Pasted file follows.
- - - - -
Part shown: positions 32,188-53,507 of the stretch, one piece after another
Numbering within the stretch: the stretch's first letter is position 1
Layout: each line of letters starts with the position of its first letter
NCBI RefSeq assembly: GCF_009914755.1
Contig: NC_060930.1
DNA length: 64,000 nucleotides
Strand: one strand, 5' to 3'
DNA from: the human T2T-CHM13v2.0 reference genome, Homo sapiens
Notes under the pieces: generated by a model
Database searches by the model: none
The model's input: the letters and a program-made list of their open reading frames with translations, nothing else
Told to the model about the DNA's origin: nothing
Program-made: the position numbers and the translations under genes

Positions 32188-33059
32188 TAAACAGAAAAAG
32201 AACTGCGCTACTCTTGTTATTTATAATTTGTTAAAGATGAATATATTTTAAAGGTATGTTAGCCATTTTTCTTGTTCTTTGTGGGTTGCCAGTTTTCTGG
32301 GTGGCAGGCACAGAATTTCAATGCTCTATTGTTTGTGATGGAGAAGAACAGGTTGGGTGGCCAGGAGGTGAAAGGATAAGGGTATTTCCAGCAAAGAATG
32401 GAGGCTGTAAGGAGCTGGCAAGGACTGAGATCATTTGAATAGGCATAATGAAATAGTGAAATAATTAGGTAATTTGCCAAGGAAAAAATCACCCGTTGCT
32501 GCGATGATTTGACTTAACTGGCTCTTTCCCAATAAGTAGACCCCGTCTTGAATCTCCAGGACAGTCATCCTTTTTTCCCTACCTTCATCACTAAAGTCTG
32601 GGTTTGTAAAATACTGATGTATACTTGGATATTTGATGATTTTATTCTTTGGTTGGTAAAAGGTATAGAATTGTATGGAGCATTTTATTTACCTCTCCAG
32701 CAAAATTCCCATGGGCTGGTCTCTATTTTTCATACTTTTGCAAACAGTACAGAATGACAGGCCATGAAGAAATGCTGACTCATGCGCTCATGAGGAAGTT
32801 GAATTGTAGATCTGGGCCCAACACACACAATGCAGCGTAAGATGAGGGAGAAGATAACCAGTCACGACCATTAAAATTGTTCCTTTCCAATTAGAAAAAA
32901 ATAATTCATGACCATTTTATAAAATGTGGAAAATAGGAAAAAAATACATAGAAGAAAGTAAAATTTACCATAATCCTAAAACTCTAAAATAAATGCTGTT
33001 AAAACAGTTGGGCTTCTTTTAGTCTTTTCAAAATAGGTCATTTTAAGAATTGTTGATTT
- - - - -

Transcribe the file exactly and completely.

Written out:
Part shown: positions 32,188-53,507 of the stretch, one piece after another
Numbering within the stretch: the stretch's first letter is position 1
Layout: each line of letters starts with the position of its first letter
NCBI RefSeq assembly: GCF_009914755.1
Contig: NC_060930.1
DNA length: 64,000 nucleotides
Strand: one strand, 5' to 3'
DNA from: the human T2T-CHM13v2.0 reference genome, Homo sapiens
Notes under the pieces: generated by a model
Database searches by the model: none
The model's input: the letters and a program-made list of their open reading frames with translations, nothing else
Told to the model about the DNA's origin: nothing
Program-made: the position numbers and the translations under genes

Positions 32188-33059
32188 TAAACAGAAAAAG
32201 AACTGCGCTACTCTTGTTATTTATAATTTGTTAAAGATGAATATATTTTAAAGGTATGTTAGCCATTTTTCTTGTTCTTTGTGGGTTGCCAGTTTTCTGG
32301 GTGGCAGGCACAGAATTTCAATGCTCTATTGTTTGTGATGGAGAAGAACAGGTTGGGTGGCCAGGAGGTGAAAGGATAAGGGTATTTCCAGCAAAGAATG
32401 GAGGCTGTAAGGAGCTGGCAAGGACTGAGATCATTTGAATAGGCATAATGAAATAGTGAAATAATTAGGTAATTTGCCAAGGAAAAAATCACCCGTTGCT
32501 GCGATGATTTGACTTAACTGGCTCTTTCCCAATAAGTAGACCCCGTCTTGAATCTCCAGGACAGTCATCCTTTTTTCCCTACCTTCATCACTAAAGTCTG
32601 GGTTTGTAAAATACTGATGTATACTTGGATATTTGATGATTTTATTCTTTGGTTGGTAAAAGGTATAGAATTGTATGGAGCATTTTATTTACCTCTCCAG
32701 CAAAATTCCCATGGGCTGGTCTCTATTTTTCATACTTTTGCAAACAGTACAGAATGACAGGCCATGAAGAAATGCTGACTCATGCGCTCATGAGGAAGTT
32801 GAATTGTAGATCTGGGCCCAACACACACAATGCAGCGTAAGATGAGGGAGAAGATAACCAGTCACGACCATTAAAATTGTTCCTTTCCAATTAGAAAAAA
32901 ATAATTCATGACCATTTTATAAAATGTGGAAAATAGGAAAAAAATACATAGAAGAAAGTAAAATTTACCATAATCCTAAAACTCTAAAATAAATGCTGTT
33001 AAAACAGTTGGGCTTCTTTTAGTCTTTTCAAAATAGGTCATTTTAAGAATTGTTGATTT